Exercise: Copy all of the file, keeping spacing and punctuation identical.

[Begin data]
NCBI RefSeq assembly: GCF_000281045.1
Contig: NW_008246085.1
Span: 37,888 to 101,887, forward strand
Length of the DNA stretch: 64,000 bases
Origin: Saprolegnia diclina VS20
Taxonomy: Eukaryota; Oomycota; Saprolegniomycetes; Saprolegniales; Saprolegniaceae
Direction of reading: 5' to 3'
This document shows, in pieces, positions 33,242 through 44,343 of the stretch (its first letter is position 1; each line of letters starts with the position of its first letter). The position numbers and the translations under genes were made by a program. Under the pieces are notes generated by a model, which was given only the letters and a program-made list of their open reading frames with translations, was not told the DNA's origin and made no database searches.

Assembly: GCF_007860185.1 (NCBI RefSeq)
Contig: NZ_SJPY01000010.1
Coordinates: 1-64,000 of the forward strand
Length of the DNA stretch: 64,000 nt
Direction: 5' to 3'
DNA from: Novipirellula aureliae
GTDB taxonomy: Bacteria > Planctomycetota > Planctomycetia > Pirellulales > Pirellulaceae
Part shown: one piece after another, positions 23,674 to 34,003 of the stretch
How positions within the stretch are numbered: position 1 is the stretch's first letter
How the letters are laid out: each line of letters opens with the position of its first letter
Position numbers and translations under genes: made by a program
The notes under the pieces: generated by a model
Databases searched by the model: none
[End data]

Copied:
NCBI RefSeq assembly: GCF_000281045.1
Contig: NW_008246085.1
Span: 37,888 to 101,887, forward strand
Length of the DNA stretch: 64,000 bases
Origin: Saprolegnia diclina VS20
Taxonomy: Eukaryota; Oomycota; Saprolegniomycetes; Saprolegniales; Saprolegniaceae
Direction of reading: 5' to 3'
This document shows, in pieces, positions 33,242 through 44,343 of the stretch (its first letter is position 1; each line of letters starts with the position of its first letter). The position numbers and the translations under genes were made by a program. Under the pieces are notes generated by a model, which was given only the letters and a program-made list of their open reading frames with translations, was not told the DNA's origin and made no database searches.

Assembly: GCF_007860185.1 (NCBI RefSeq)
Contig: NZ_SJPY01000010.1
Coordinates: 1-64,000 of the forward strand
Length of the DNA stretch: 64,000 nt
Direction: 5' to 3'
DNA from: Novipirellula aureliae
GTDB taxonomy: Bacteria > Planctomycetota > Planctomycetia > Pirellulales > Pirellulaceae
Part shown: one piece after another, positions 23,674 to 34,003 of the stretch
How positions within the stretch are numbered: position 1 is the stretch's first letter
How the letters are laid out: each line of letters opens with the position of its first letter
Position numbers and translations under genes: made by a program
The notes under the pieces: generated by a model
Databases searched by the model: none